If I had a kwacha for every time I started, and then reworked, my thoughts for this blog post, I would have enough for probably two chitenges. I was thinking of basing my ideas on a quote, but that felt too confining. I drew some inspiration from an article we read before reflection a few nights ago about learning how to lean into both your “light” and your “shadow” to lead most authentically and fully. But with how I’m feeling these days, getting the ball rolling doesn’t quite cut it.
There is one thing I know for sure, though, and have been holding onto to help me wade through my swarming thoughts. While we were sitting in mass in Dipalata last Sunday, beaming children and adults surrounded our group of fresh-faced chindeles. Wide-eyes, curiosity, and some amusement from our newness radiated on their faces. We were praised, blessed, and fed more than we could consume while we were in the middle of a village that doesn’t have running water or electricity, let alone enough to properly feed their entire family week to week. What were we doing there? Yes, we taught some classes, and I am proud of the computer lesson Shannon, Mark, and I were able to throw together for a group of eager learners, but I couldn’t fight the feeling that I was showing people the door to all of this wonderful and exciting knowledge and potential (hello power of the Internet, which was quite a trip explaining), but then putting the key to this greatness in my back pocket and peacing out for good. “Here is this tool, it will connect you to the world and give you the ability to access knowledge you cannot even begin to fathom, but shucks!, looks like you can’t have it.” These thoughts were pulsing through my body as I was looking around at these bright faces at mass the day after our lesson.
What the hell were we doing there?
Before my thoughts could take me down the path of “are we doing more harm than good?” I realized that our presence offered something beautiful and powerful. We were being. Simply being. We flew from Seattle, Washington, to Zambezi, Zambia, literally halfway across the world, just to be with people. This was even more evident in Dipalata, where we did not go to teach two-week long courses that ensured students GU certificates. We were literally there for an overnight immersion experience. But more importantly, we were there just to be. Our purpose in Dipalata was to acknowledge people for their full and dignified worth. Simple as that. I then stopped to look at these individuals in the eye, instead of grazing my glance from child to child to adult to child. Before accompaniment comes acknowledgment. Helen said it in an earlier blog: the greatest thing you can give someone is your attention, your time. Acknowledge people for what they are with the entire dignity they deserve. That goes for conversing with children and adults like we would back in the States—no patronizing, no coddling, no special or different treatment. People are people, no matter where they are from.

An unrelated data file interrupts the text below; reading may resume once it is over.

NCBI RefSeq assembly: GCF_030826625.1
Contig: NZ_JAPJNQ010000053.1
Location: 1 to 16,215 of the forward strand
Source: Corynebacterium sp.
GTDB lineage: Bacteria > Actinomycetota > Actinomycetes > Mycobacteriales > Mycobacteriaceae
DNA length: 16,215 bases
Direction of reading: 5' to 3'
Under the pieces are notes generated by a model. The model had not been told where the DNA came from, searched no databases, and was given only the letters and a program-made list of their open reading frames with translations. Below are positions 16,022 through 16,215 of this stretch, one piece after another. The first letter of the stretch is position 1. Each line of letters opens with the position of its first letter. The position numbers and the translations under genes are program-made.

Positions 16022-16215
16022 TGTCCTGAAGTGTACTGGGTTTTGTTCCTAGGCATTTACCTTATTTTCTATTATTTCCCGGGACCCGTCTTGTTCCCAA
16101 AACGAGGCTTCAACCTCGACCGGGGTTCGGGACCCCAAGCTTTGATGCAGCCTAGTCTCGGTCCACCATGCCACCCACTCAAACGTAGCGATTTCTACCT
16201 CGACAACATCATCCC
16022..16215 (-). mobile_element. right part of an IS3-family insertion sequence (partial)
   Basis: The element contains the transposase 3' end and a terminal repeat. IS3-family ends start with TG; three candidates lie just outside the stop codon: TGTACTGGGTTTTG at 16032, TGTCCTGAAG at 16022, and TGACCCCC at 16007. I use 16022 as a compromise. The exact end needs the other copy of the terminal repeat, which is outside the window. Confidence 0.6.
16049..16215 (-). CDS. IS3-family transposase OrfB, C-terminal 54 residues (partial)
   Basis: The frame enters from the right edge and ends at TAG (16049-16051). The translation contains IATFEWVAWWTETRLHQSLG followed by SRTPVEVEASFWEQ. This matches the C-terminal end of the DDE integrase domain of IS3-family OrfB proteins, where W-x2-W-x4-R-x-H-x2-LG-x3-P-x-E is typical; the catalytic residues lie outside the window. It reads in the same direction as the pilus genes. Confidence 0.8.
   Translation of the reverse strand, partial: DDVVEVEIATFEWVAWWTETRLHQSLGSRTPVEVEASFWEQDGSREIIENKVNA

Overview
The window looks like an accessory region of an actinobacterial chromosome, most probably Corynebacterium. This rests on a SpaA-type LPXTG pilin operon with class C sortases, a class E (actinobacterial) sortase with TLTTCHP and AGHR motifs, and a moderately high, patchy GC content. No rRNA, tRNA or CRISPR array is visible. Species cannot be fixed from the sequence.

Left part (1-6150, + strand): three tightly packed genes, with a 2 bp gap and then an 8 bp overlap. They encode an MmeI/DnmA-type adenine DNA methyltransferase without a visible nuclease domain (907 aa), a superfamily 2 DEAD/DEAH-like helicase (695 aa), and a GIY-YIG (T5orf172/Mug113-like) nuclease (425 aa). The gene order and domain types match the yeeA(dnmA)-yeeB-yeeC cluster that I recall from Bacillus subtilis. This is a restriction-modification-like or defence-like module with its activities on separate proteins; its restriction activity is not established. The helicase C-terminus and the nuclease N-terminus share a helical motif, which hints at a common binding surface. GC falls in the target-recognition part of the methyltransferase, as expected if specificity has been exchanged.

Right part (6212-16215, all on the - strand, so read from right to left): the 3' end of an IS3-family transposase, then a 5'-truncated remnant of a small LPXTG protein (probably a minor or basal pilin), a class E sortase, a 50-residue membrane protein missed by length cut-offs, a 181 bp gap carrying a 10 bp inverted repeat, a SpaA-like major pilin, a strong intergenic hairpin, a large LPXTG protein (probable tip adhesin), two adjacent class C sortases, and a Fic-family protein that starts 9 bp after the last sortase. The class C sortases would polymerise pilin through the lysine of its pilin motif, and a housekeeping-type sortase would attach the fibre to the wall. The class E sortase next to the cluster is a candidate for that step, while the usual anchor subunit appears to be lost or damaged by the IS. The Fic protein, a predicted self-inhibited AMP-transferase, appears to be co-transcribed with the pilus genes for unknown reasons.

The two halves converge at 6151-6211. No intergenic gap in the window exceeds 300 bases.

Africa is being un-romanticized for many of us, which is a wonderful thing. This continent is that exactly: a continent. It is not one country with one culture, and while there is extreme poverty in many places, there is also extreme growth, and not every man and woman is starving living in a mud and straw hut. Sure, there are more cultural differences than I can count, but that goes both ways. This place and country and city is not filled with elephants and lions and people in tribal costumes speaking only in tongues. It’s not all hard and tragic and “third world.” And it isn’t all easy and beautiful and handholding and poetic. It’s life and these are people. Zambia wove itself into the fabric of my being. I will always hold it near and dear, but not put it up on a pedestal, as that would be taking away from the innate dignity that comes from acknowledging a place as exactly what it is: a place. Sure, some of the people here have changed my life for the good, but people from all over the world have done that for me. And the people in Zambia are no more special than any one of you reading this blog.